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Alumna Returns to Childhood Elementary School as Nurse

Luz Horn Receives 2023 Osher Lifelong Institute’s Betty Robertson Award
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Carrying a stethoscope around her neck and dressed in a white uniform, Luz Horn remembers hearing a patient’s heartbeat for the first time while participating in a high school Health Allied class. That was the moment she knew her calling was to become a nurse in an educational atmosphere.

After high school, she enrolled at Santa Ana College and earned her associate’s degree in nursing before being accepted to Cal State Fullerton’s School of Nursing.

Today, the CSUF alumna is a school nurse for Horace Mann Elementary School in Anaheim, and the recipient of the Osher Lifelong Learning Institute’s 2023 Betty Robertson Award for her commitment to lifelong learning. 

The Betty Robertson Award is granted each year in memory of “The Godmother of OLLI,” who tirelessly worked to create a program for senior citizens’ continuous learning. The award includes a year’s free membership in OLLI-CSUF and $1,000, which Horn said she intends to use toward postgraduate education.

Horn’s path to becoming a nurse was not without challenges. Language barriers, racism and family health issues put her education on hold several times.

“Despite my challenges, I was determined to become successful and make a positive impact here in the U.S.,” said Horn, who immigrated to the United States from Mexico in 1969.

While pursuing her bachelor’s degree at CSUF, Horn was a single mom caring for her three children and her mother. During her second semester, her mother passed away and Horn’s depression loomed over her schooling. She expressed her gratitude for Elaine Rutkowski, professor of nursing, who was compassionate and helped Horn get back on track to earn her bachelor’s degree in 2014.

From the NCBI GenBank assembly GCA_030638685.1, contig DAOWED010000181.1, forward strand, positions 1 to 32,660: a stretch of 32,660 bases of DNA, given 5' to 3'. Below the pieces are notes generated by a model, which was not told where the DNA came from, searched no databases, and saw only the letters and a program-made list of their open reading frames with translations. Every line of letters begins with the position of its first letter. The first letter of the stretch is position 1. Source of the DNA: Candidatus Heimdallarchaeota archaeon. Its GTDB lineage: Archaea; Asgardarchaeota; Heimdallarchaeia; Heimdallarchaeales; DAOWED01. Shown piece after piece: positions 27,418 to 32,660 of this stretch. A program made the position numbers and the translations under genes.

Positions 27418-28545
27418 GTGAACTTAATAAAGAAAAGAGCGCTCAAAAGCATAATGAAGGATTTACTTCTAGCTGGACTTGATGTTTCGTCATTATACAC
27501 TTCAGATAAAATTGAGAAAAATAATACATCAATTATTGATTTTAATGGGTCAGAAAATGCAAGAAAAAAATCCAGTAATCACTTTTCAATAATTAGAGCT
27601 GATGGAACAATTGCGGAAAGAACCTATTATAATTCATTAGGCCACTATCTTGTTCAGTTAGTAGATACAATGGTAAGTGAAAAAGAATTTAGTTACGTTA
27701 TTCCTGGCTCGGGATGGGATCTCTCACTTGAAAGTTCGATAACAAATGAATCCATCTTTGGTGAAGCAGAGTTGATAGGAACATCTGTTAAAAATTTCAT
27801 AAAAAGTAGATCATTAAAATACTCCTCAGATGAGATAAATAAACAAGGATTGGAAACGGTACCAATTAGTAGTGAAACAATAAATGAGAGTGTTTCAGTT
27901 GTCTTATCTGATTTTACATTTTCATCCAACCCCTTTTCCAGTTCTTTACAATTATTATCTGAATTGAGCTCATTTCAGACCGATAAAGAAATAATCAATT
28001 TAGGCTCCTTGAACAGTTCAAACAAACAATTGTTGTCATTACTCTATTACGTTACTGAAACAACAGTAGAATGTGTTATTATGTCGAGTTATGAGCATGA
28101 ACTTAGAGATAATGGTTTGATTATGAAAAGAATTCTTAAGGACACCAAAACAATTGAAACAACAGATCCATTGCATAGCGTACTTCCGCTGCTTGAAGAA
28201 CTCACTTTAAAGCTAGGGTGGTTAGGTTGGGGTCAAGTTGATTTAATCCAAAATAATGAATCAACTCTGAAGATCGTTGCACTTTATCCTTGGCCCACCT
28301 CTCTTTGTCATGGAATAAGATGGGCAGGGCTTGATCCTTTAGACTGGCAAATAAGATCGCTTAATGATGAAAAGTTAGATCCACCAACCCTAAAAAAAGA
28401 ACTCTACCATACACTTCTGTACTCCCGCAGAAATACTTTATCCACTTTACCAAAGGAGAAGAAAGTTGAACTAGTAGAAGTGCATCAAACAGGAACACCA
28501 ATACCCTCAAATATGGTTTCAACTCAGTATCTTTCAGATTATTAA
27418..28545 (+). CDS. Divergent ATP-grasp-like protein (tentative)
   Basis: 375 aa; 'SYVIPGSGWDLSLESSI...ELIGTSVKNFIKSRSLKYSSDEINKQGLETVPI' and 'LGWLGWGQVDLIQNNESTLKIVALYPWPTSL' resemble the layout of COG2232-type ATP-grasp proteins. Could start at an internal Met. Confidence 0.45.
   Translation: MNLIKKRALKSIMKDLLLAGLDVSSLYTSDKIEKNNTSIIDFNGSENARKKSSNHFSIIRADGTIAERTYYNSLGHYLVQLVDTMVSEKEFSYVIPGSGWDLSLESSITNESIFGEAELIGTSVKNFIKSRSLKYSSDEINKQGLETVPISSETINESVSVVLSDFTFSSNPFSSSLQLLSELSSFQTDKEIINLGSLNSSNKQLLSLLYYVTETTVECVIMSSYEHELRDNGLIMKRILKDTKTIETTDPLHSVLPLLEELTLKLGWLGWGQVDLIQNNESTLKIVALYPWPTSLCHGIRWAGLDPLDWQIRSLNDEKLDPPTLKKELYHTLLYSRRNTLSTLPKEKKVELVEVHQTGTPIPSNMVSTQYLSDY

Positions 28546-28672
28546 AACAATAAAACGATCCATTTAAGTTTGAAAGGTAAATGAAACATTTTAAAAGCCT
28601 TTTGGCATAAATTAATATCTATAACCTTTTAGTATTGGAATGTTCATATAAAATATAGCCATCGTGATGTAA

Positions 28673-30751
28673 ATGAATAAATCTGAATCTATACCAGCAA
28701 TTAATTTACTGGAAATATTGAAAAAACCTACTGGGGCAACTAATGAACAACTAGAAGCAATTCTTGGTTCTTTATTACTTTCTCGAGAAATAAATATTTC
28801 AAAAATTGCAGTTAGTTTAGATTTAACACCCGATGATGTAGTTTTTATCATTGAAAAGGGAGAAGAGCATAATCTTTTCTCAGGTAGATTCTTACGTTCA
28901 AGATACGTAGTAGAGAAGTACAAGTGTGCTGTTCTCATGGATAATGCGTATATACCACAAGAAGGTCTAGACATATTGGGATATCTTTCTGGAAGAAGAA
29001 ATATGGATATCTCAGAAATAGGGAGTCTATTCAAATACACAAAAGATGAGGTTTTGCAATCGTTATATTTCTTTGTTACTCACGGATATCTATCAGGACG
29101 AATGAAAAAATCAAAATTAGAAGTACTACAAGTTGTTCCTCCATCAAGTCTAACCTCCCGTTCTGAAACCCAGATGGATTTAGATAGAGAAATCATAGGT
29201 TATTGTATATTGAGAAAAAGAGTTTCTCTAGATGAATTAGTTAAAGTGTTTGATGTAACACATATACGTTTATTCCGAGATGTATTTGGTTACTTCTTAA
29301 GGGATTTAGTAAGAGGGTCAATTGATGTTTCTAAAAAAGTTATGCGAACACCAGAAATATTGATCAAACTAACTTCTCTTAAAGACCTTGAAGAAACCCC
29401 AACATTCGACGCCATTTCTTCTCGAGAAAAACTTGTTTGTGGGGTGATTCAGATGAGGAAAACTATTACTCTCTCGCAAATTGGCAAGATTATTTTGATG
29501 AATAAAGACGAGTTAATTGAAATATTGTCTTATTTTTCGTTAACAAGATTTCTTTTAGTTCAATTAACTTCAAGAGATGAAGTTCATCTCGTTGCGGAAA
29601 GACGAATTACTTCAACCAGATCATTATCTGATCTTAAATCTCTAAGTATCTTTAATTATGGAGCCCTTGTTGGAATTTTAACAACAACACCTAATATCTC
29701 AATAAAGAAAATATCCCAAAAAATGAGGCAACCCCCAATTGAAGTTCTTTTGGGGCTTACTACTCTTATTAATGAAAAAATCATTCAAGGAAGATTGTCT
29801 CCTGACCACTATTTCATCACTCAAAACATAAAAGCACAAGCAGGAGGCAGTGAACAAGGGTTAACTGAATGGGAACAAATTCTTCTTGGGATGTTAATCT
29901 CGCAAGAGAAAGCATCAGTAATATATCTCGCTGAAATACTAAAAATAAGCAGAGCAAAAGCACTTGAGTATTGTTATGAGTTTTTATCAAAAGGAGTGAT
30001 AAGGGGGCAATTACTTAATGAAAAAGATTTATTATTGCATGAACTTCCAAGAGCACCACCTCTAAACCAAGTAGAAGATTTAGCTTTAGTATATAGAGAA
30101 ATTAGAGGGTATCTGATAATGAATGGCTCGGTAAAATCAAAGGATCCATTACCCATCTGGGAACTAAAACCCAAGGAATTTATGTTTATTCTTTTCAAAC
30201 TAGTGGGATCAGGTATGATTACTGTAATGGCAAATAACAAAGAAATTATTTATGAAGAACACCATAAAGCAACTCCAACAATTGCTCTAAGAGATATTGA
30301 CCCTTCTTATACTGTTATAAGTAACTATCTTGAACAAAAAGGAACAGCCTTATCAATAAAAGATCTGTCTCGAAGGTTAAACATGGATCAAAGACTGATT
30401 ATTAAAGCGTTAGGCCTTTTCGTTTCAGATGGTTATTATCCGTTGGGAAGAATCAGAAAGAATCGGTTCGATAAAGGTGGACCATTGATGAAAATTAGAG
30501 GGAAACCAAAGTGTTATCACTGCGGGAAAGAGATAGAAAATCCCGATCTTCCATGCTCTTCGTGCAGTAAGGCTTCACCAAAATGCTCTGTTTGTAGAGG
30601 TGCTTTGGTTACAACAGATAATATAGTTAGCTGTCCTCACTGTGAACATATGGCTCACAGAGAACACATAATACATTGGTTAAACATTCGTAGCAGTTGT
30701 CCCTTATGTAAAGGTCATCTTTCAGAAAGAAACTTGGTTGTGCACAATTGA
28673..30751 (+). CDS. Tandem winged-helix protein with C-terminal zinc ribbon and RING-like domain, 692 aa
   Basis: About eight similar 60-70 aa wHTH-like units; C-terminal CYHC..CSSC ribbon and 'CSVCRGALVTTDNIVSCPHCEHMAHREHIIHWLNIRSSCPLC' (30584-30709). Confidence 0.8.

During her last semester of undergraduate studies, she enrolled in a Community Health Nursing class taught by Maria Matza, professor of nursing. Matza asked if Horn wanted to volunteer at the Anaheim Elementary School District flu clinics. After volunteering for one month, Horn received a call from the nurse supervisor offering a school nurse position. 

“Little did I know, I would become the school nurse for Horace Mann Elementary. I was so happy to land at the school I graduated from in 1972,” said Horn. 

Flipping through glossy yearbook pages, the school librarian showed Horn photos dating back to her childhood and her siblings’ class portraits. “My school nurse job allows me to help families with special needs children,” said Horn. “My Spanish-speaking skills are an additional skill that helps this community.”

Horn returned to Cal State Fullerton in 2019 to complete the school nurse services credential, which prepares nurses to promote health and safety, intervention practices and provide case management services. 

After completing the credential program, Horn decided to pursue her master’s degree in nursing at CSUF. 

Horn said she constantly refers back to protection laws for children with disabilities, which she learned in the credential program. She said the laws apply to her department’s Infant Preschool Assessment Team and Individualized Family Service plan. 

Luz Horn
Luz Horn ’14, ’23 (B.S., M.S. nursing)

“My responsibilities are to perform vision and hearing screenings, obtain detailed health histories and request medical records to develop individual health plans,” Horn said. “During the assessments, I identify children’s needs or procedures needed such as medication, diet plan, nasogastric tube feeding, ventilator, oxygen or suctioning.”

After graduating with her master’s degree in nursing in spring 2023, Horn joined the OLLI-CSUF community to learn more about successful aging, current affairs, exercise and engaging with university life.

“I look forward to making a difference in the lives of children and their families, advocating for their well-being and creating a brighter future for all,” said Horn.

For those embarking on college degrees later in life, Horn emphasized that it is never too late to pursue any dreams and life is not a race.

“Embrace challenges and don’t be afraid to fail. Perseverance is the key,” said Horn. “Most importantly, find joy in your passion and determination will lead you to success.”

Written by: Vanessa Siguenza
Lynn Juliano